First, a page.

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Why I’m rooting for the fintechs

Apps like Revolut will give the UAE's slow incumbent banks a wake-up call

Fintechs offer transparency and simplicity in banking Unsplash/edikurniawan
The UK business delegation is slated to meet officials from the Saudi Central Bank and PIF in Riyadh

News this week that popular British fintech Revolut is set to launch in Dubai has been met with joy by those, including this writer, who loudly bemoan the big banks.

If you’ve ever stumbled upon the daily rants on X (formerly Twitter) about major UAE banks, you know the struggle is real.

Local financial institutions may have turned their paper processes into digital services to join the 21st century, but they have missed one point: banking should not be an ordeal.

Fintechs and neobanks, on the other hand, are fixated on solving problems. They offer intuitive interfaces and transparency in an otherwise convoluted financial world.

Let’s look at international money transfers, which are commonplace to most UAE residents.

Traditional banks, in their charming old ways, are still trapped in a timewarp when it comes to these transactions. They may take days or even weeks to reach a final destination while offering poor exchange rates.

Fintechs undercut traditional banks in cross-border payments, being 3 to 4 percent cheaper on average. Your funds are already over the other side of the world because the challengers sidestep the reliable but expensive and slow SWIFT network used by banks, instead using their own networks to avoid intermediary fees.

Fintech customers typically pay into a local account, with recipients receiving funds from the fintech’s foreign account. No money crosses borders, which cuts a lot of the costs, inefficiency and waste from the system.

Meanwhile, I’m still on hold with the bank as customer service can’t seem to track where my money is and why it hasn’t yet reached its end user. Several phone calls later, they can however ‘send an email to escalate’. 

The difference is also evident in the retail investment space. One UAE bank recently ran a promotion pledging to “refund” applicable charges for trades “within seven working days following each calendar month’s end.”

In contrast, I trade on fintechs for free, with no hidden terms, fees or the need for lengthy refunds.

S&P Global Ratings, in a recent Future of Banking report, downplayed the threat of a mass exodus from traditional banks to neobanks.

The report added that the Central Bank of the UAE will “continue to maintain the stability of the traditional banking system and encourage banks to strengthen their digitalisation efforts.”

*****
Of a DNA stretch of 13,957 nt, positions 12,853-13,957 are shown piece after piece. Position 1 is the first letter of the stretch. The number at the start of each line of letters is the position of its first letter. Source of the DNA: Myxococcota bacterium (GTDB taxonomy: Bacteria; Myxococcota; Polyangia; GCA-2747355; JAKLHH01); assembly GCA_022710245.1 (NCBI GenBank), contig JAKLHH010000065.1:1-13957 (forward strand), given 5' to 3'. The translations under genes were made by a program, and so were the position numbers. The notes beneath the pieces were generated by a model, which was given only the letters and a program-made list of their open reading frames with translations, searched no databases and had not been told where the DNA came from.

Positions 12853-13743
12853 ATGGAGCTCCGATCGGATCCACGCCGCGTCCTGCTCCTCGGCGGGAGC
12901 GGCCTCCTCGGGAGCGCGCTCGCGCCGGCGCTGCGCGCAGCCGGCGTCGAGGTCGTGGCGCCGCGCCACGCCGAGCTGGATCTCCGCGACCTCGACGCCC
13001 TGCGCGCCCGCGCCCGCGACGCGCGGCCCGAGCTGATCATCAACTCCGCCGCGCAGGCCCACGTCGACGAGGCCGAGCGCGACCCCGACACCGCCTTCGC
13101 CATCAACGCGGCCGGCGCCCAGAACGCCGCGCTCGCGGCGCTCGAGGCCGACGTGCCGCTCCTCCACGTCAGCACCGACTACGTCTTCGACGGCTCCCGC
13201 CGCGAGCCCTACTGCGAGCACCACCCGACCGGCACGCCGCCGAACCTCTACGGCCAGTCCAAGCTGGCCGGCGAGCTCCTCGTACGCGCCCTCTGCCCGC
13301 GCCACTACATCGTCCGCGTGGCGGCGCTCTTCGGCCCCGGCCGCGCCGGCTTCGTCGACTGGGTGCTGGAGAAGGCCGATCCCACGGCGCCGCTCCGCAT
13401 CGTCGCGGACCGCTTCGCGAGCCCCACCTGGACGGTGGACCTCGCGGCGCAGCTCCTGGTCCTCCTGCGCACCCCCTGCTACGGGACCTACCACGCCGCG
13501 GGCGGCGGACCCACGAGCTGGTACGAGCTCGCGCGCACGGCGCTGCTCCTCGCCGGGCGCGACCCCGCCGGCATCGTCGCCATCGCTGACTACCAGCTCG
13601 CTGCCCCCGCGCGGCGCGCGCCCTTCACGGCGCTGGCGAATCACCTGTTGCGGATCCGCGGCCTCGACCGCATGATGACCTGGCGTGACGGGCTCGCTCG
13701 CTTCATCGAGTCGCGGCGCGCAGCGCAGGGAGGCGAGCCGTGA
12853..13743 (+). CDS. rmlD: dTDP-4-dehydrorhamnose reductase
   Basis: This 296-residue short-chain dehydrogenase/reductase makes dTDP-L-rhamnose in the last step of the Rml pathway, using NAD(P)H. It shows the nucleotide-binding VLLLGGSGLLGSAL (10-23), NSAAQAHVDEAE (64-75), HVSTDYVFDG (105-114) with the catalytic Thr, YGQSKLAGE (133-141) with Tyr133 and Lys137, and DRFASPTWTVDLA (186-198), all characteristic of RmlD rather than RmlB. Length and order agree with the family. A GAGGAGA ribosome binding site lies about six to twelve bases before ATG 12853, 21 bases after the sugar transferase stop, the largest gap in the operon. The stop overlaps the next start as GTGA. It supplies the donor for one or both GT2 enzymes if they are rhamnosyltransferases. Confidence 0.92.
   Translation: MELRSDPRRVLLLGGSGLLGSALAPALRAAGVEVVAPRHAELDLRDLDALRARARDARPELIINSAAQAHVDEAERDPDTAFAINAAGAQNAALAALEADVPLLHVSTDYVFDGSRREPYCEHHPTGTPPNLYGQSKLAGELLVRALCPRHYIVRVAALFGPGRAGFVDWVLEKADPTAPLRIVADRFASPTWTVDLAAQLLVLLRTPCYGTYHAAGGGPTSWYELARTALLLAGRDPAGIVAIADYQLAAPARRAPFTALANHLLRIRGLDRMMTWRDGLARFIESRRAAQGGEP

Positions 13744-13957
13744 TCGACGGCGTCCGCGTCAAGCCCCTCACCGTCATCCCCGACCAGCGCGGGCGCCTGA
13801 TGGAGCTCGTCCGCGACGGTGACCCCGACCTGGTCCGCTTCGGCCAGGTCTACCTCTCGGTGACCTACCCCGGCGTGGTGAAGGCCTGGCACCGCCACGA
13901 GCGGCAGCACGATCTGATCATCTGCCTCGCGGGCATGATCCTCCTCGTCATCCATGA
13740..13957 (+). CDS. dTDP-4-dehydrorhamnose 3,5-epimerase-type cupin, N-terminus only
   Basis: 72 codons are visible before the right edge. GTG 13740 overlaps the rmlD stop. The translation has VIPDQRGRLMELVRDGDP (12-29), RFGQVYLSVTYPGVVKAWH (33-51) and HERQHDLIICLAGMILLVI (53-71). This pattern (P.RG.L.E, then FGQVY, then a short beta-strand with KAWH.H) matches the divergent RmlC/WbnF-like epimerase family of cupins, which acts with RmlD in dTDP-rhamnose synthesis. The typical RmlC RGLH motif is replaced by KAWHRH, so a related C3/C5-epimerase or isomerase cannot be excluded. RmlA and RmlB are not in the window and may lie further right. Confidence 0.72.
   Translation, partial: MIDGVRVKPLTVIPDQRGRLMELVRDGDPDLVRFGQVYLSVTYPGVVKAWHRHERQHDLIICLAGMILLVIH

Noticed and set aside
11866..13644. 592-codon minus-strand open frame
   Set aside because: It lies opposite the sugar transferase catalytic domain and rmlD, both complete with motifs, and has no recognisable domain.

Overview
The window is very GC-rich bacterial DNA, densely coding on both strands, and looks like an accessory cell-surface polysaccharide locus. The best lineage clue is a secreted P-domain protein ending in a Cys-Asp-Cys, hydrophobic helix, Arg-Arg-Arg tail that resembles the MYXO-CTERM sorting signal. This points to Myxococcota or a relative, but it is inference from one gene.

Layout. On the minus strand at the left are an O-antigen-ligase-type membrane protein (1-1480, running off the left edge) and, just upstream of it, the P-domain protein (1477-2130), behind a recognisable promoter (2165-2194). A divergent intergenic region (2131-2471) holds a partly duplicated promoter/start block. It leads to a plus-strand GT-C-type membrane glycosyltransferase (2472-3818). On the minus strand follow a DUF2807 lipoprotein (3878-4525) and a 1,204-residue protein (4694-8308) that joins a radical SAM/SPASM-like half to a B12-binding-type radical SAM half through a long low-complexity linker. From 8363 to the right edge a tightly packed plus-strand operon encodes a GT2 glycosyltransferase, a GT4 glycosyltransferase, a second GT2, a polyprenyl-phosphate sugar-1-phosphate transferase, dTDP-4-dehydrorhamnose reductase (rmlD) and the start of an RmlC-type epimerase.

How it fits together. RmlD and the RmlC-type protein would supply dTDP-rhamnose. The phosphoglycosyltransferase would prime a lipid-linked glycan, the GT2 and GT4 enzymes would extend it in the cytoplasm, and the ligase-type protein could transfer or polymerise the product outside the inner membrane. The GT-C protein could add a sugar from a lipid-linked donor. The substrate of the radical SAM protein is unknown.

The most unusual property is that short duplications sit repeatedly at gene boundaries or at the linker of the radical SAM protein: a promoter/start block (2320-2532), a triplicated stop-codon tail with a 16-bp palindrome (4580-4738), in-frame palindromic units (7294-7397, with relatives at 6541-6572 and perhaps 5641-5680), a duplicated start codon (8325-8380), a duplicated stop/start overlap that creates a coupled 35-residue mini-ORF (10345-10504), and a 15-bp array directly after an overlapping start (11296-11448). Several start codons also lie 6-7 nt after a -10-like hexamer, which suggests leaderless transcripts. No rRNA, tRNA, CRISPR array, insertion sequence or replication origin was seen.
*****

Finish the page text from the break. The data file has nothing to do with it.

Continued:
Banking revolution

But as veteran banker Suvo Sarkar – founder of digital bank Liv and CEO of management consulting business 3D Advisory – told me: “It’s death by a thousand cuts, so it’s going to hurt over time”. In other words, time is running out for the incumbents.

According to Statista, the number of neobank customers worldwide reached approximately 188 million in 2022, up from about 19 million in 2017.

This figure is likely to exceed 350 million by 2026.

This growth has been accompanied by a proliferation of neobanks, with more than 500 in operation in 2022.

Here at home in the UAE, comparison website Finder suggests that the number of adults with neobank accounts grew to 19 percent in 2022, up from 17 percent in 2021.

S&P expects adoption of digital-only banks to rise between 35 to 40 percent by 2027, in line with the global average.

Additionally, S&P said neobanks – owing to lower transfer fees, better exchange rates, and speed – can attract a portion of the lucrative market of expat remittances, which amounted to $46.5 billion in 2021, according to the World Bank.

BCG’s market research reveals a high level of acceptance for new entrants in the Gulf region, driven in part by the lag in digital offerings from incumbent banks. 

BCG’s latest Digital Maturity Benchmark shows that the quality of digital banking services in Saudi Arabia scored just 13 out of 100, compared to 45 in the US and 49 in Germany.

Furthermore, 88 percent of consumers in the kingdom expressed willingness to open accounts with digital-only banks, presenting significant opportunities for consumer-centric neobanks to capture market share from incumbent competitors.

So will it take a British fintech to start the banking Revolut-ion?

Valued at approximately $33 billion and with 35 million customers already, Revolut is certainly going to shake things up.

“It’s going to be a wake-up call for staid and lazy incumbents, who haven’t got a worthwhile digital banking strategy or are being slow or not very innovative,” Prashant Gulati, an angel investor in Dubai, told me.

What is a Neobank?

Neobanks, or challengers, are banks that operate only online and have no physical presence. The most successful models include digital-only propositions to cater to underserved segments like small businesses, and solutions for savings and wealth management, personal finance and lending, buy-now-pay-later (BNPL) and insurance.

Megha Merani is a Dubai-based reporter

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